20 November 2019

The restoration work that Moors for the Future Partnership do is underpinned by research and monitoring carried out by a team of dedicated scientists and volunteers – often battling the elements to keep our datasets accurate, complete and up-to-date.

Dipwell Campaign 2019

A key event in the research and monitoring calendar that is currently underway, is the annual 12-week dipwell campaign to measure the water table. Dipwells are small wells set up in clusters across the moors.

In a healthy state, many of the moors in the Peak District and South Pennines would be much wetter than they are, with water stored in the peat to a level (known as the water table) that is at, or very near, to the surface. A high water table is critical for both blanket bog to become active (growing peat rather than losing it) and to help reduce fire risk.

Following the 2018 drought, this is a key monitoring year, so capturing a strong dataset this year is really valuable – and presents its own challenges in light of the recent weather!

Every year, we measure the depth of the water table in hundreds of locations as part of the dipwell campaign, ranging from Rishworth and Turley Holes in the north to the more southerly Kinder Scout and Bleaklow. The dipwells are checked manually by a team member who blows into a plastic tube as it is lowered into the well. When the tube reaches the water, bubbling is heard, and the resulting depth is recorded. This approach might seem low-tech but it has been proven to be the most reliable!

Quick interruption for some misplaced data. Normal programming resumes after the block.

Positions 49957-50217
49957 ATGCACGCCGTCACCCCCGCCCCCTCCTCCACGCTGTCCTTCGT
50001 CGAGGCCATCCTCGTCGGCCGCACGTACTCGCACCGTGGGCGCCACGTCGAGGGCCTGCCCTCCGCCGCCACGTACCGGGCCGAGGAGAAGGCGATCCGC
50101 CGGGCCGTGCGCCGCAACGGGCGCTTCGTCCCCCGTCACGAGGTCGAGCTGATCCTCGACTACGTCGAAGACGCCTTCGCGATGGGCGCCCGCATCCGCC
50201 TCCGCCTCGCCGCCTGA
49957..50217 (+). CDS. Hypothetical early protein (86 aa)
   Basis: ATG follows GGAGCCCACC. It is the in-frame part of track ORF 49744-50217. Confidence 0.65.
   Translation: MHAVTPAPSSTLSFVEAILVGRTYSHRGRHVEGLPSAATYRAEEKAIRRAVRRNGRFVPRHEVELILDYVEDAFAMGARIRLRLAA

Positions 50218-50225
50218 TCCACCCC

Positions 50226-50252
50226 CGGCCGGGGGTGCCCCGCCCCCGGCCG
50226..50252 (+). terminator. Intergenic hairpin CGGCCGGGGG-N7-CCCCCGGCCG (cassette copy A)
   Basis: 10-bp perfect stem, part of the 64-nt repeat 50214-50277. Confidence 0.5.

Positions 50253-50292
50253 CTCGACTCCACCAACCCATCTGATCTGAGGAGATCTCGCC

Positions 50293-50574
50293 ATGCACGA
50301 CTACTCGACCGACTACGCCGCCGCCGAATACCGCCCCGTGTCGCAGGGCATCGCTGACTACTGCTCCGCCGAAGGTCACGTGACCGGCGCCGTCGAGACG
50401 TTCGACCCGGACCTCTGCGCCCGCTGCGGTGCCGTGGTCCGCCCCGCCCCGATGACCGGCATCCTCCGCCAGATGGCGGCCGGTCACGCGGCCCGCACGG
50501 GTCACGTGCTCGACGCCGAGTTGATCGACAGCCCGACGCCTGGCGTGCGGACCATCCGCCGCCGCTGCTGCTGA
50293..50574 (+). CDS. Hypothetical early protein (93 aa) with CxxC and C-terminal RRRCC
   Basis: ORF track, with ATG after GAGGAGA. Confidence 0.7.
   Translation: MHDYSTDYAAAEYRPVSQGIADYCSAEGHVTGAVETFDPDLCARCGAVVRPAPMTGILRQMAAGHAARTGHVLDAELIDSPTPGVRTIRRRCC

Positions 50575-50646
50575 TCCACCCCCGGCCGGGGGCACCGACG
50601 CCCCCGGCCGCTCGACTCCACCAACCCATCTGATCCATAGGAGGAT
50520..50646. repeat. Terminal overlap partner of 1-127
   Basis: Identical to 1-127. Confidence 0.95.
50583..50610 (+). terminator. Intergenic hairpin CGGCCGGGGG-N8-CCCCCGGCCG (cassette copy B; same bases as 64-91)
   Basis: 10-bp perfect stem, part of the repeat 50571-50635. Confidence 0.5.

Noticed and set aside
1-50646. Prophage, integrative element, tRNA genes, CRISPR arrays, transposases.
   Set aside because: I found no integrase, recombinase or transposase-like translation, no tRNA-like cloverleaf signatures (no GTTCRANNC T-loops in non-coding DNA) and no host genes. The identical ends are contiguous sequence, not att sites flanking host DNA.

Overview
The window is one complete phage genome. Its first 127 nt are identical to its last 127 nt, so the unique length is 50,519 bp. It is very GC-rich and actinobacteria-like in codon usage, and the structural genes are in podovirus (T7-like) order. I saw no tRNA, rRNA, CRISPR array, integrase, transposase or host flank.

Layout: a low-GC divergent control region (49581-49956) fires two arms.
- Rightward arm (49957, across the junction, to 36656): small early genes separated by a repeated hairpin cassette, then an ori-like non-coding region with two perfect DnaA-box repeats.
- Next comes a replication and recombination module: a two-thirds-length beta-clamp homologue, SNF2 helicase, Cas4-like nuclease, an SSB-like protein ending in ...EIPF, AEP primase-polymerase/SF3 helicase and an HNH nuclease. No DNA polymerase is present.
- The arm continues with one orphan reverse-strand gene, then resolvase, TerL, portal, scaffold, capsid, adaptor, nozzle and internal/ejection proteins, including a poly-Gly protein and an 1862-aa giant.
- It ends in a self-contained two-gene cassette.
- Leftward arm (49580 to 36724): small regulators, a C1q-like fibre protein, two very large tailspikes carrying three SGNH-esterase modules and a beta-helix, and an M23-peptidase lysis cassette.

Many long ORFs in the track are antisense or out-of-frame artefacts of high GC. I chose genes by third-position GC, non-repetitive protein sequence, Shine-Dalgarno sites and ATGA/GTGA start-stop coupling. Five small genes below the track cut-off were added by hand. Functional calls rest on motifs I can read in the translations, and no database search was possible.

Monitoring the water table as part of the 2019 dipwell campaign

We’ve been monitoring water tables in this way since 2010 and results have shown a slow and steady rise in water tables across the moors as a result of our restoration work. It’s the long-term changes that we’re most interested in, so every extra year of monitoring is extremely valuable.

Thanks to the ongoing dedication of the Partnership’s volunteers, the 2019 dipwell campaign is well underway. Our resilient, committed and hardy team of volunteers are key to helping our scientists manage monitoring sites across the moors to ensure the full suite of monitoring continues. Watch this space for the results.